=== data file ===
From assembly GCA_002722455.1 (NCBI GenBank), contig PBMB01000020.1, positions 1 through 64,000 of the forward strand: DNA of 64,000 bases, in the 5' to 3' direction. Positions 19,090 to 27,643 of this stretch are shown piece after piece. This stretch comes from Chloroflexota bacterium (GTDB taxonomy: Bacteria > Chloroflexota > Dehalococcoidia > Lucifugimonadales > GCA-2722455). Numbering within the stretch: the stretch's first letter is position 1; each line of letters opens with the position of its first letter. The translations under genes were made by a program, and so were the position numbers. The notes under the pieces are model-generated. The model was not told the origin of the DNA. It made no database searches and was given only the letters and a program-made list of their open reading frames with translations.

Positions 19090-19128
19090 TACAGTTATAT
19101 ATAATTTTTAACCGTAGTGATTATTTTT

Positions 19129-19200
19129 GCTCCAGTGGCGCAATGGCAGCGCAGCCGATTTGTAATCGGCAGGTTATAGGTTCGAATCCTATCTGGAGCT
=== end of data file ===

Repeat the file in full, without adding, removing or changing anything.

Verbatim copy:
From assembly GCA_002722455.1 (NCBI GenBank), contig PBMB01000020.1, positions 1 through 64,000 of the forward strand: DNA of 64,000 bases, in the 5' to 3' direction. Positions 19,090 to 27,643 of this stretch are shown piece after piece. This stretch comes from Chloroflexota bacterium (GTDB taxonomy: Bacteria > Chloroflexota > Dehalococcoidia > Lucifugimonadales > GCA-2722455). Numbering within the stretch: the stretch's first letter is position 1; each line of letters opens with the position of its first letter. The translations under genes were made by a program, and so were the position numbers. The notes under the pieces are model-generated. The model was not told the origin of the DNA. It made no database searches and was given only the letters and a program-made list of their open reading frames with translations.

Positions 19090-19128
19090 TACAGTTATAT
19101 ATAATTTTTAACCGTAGTGATTATTTTT

Positions 19129-19200
19129 GCTCCAGTGGCGCAATGGCAGCGCAGCCGATTTGTAATCGGCAGGTTATAGGTTCGAATCCTATCTGGAGCT